Hungarians are rather pessimistic about the next few months regarding the Covid-19 pandemic. In a representative nationwide survey among the adult population conducted by Richárd Szántó and Levente Dudás, researchers of the Corvinus University of Budapest, 42% thought that they would probably contract the virus in the next six months.
Nearly two-thirds of respondents are particularly concerned about the pandemic, but it also appears that a small proportion of the population (6%) is not concerned at all. People aged between 18-24 years are the least afraid of contracting the virus or becoming seriously ill in the next 6 months, but they are also the ones who trust the least that Hungarian citizens will observe the rules.
The majority have not had any symptoms yet and only 2.5% of respondents said they had earlier been tested positive. This is mostly in line with the official Hungarian data on the spread of the virus. Perhaps, more surprising that an additional 14% of respondents believe they have contracted the disease in recent months (or may still have the virus), however have not gotten tests. This shows that many people who have contracted the virus but experience mild symptoms do not go to the doctor and do not test themselves, and hence are not included in official statistics, but it is also possible that many people falsely believe that their symptoms are related to some other disease.
Those who know of someone who tested positive in their immediate environment are usually more afraid of contracting the virus themselves in the future than those who have no knowledge of anyone in their family or among friends or acquaintances who would have been tested positive. This is not surprising: regardless of the kind of risk, if we can recall an event easily, it may give the sensation that the risk is bigger than the actual data suggests. For example, if there is a lot of news in the media about serious traffic accidents and constantly reports on the number of road deaths, people will think that such accidents are more likely to happen than how often they occur in reality.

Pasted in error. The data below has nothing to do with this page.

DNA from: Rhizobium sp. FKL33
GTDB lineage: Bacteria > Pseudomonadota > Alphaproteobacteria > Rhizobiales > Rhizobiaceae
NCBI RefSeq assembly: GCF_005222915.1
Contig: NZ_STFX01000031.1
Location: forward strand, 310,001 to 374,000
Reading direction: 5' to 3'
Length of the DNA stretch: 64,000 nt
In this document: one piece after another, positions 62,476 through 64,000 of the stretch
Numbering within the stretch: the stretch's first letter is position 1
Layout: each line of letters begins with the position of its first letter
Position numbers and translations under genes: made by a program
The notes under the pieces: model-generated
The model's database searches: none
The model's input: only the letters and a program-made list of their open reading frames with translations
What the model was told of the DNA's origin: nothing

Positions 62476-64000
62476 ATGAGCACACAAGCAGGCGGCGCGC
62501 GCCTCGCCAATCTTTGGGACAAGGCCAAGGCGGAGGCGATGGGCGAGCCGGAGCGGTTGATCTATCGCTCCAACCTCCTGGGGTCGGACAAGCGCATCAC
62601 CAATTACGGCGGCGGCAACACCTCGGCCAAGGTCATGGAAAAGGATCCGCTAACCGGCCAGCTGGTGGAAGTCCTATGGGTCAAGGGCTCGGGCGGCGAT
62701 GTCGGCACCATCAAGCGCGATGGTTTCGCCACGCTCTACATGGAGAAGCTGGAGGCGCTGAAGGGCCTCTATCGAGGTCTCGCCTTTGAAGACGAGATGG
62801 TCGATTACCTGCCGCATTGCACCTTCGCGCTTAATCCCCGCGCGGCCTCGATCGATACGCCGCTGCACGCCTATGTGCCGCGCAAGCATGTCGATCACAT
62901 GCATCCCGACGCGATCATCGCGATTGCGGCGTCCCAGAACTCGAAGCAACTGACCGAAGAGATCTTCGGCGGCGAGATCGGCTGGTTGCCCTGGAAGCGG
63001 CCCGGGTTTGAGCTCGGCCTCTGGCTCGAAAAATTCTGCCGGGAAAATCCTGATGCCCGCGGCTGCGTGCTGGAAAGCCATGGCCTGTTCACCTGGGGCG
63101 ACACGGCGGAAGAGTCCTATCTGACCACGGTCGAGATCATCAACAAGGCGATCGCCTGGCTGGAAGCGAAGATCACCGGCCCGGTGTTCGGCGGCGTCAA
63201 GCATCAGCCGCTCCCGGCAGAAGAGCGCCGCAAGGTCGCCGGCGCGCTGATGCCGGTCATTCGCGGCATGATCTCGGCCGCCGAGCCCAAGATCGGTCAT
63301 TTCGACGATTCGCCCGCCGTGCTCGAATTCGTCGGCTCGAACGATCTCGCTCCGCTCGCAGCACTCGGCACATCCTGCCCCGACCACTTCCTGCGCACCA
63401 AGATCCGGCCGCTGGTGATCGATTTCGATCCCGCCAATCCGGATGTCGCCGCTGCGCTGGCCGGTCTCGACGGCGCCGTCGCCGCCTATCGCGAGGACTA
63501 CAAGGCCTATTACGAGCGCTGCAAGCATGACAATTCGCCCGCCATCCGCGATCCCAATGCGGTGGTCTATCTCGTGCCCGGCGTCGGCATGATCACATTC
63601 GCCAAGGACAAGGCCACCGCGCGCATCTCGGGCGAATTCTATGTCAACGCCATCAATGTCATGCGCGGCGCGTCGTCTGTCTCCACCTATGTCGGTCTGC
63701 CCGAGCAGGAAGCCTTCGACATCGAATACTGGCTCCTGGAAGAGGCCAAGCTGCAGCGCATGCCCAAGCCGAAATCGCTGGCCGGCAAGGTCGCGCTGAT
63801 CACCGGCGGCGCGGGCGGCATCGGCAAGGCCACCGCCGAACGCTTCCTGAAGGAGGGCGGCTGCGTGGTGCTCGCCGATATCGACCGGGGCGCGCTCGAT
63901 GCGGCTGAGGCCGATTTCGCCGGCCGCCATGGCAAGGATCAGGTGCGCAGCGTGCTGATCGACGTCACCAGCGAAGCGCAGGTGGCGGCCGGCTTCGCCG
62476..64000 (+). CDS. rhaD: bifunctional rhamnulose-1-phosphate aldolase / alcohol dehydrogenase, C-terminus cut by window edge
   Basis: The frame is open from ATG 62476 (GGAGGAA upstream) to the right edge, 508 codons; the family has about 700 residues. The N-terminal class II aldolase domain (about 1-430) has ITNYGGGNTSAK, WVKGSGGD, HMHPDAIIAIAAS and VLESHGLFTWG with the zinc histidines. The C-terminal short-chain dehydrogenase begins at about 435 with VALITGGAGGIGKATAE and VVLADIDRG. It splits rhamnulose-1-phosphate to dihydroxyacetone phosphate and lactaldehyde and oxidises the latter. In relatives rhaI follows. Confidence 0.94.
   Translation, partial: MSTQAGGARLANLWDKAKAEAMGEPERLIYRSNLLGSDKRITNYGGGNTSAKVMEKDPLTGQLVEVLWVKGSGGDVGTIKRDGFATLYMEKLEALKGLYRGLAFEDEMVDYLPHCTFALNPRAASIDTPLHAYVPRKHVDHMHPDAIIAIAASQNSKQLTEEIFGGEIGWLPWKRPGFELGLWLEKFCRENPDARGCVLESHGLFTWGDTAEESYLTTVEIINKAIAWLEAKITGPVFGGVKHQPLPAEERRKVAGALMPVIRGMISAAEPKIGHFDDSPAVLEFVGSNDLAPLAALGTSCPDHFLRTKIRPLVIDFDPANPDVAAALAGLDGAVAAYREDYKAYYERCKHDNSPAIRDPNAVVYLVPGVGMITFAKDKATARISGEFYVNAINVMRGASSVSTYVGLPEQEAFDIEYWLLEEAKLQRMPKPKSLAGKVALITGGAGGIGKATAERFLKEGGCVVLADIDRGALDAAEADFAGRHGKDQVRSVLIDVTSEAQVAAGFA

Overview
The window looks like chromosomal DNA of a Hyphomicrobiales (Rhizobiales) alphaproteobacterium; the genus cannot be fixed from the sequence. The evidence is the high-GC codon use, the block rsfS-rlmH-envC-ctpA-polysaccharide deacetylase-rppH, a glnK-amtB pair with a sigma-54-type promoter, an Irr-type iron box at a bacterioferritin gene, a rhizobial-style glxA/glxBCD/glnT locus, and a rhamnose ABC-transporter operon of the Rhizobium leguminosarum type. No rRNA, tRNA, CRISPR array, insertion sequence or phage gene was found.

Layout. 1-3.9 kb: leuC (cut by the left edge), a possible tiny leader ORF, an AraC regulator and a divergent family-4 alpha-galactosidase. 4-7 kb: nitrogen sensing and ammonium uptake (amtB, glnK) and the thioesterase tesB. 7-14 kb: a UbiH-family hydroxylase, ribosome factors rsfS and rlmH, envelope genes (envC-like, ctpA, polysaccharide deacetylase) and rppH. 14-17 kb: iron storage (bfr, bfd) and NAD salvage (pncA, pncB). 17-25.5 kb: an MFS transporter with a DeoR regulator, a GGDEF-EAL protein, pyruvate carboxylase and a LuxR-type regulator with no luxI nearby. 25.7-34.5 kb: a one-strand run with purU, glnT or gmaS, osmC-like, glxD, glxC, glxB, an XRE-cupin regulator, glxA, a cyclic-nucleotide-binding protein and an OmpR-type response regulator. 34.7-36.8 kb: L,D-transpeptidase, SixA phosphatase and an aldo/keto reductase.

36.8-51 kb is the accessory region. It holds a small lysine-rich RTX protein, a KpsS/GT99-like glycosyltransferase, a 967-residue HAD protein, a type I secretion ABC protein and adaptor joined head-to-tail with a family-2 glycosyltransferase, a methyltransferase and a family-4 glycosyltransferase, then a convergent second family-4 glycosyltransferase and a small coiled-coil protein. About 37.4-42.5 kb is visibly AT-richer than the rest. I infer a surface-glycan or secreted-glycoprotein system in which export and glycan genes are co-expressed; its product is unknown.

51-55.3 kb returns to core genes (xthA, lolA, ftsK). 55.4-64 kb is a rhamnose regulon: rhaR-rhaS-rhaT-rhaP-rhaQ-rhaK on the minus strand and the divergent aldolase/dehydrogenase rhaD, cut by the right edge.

The research also looked at how Hungarian citizens relate to various measures aimed at curbing the spread of the virus. Facial masks and obligatory sanitizing in public institutions are strongly supported (e.g., offices, stores), as well as stickers on the floor in public places, such as supermarkets reminding to keep the meter and a half social distance. (The survey did not include the requirement of waring facial covering in outdoors in public areas as this rule was introduce at the time of the survey.) Social support of the protective measures is overshadowed by the fact that quite a high number of people – almost half of those surveyed (44%) – believe that the government interferes too much with people’s lives, and hence they support the above measures less than the average.
It is generally true that older people are more concerned about the pandemic than younger people. Although generally all age groups support the mandatory waring of facial coverings and mandatory hand sanitizing, and social distancing in indoor public spaces, older people tend to be even more supportive of introducing these measures than younger people.